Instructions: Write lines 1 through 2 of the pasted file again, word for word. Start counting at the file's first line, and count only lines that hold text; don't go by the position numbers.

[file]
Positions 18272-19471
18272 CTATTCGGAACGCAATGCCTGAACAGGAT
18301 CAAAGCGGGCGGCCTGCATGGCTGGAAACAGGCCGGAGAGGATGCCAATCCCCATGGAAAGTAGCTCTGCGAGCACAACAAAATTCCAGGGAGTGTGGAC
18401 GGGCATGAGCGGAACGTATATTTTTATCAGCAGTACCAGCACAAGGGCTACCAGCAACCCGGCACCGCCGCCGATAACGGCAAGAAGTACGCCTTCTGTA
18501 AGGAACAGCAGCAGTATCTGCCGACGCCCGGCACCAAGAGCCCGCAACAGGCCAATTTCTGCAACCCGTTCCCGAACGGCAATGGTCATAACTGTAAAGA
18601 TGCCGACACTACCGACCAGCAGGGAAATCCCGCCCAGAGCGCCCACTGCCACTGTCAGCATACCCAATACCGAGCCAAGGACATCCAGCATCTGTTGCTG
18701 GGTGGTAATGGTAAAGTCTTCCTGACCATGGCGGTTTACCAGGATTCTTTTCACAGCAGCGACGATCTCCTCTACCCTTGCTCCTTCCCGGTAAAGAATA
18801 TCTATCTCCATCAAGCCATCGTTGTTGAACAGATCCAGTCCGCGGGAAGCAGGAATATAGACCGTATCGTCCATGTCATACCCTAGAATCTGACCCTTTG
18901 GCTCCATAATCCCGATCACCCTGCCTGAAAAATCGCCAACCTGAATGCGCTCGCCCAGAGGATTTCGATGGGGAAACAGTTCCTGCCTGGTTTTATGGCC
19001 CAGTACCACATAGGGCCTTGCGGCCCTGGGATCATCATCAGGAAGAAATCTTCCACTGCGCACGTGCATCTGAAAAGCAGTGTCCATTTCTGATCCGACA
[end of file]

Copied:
Positions 18272-19471
18272 CTATTCGGAACGCAATGCCTGAACAGGAT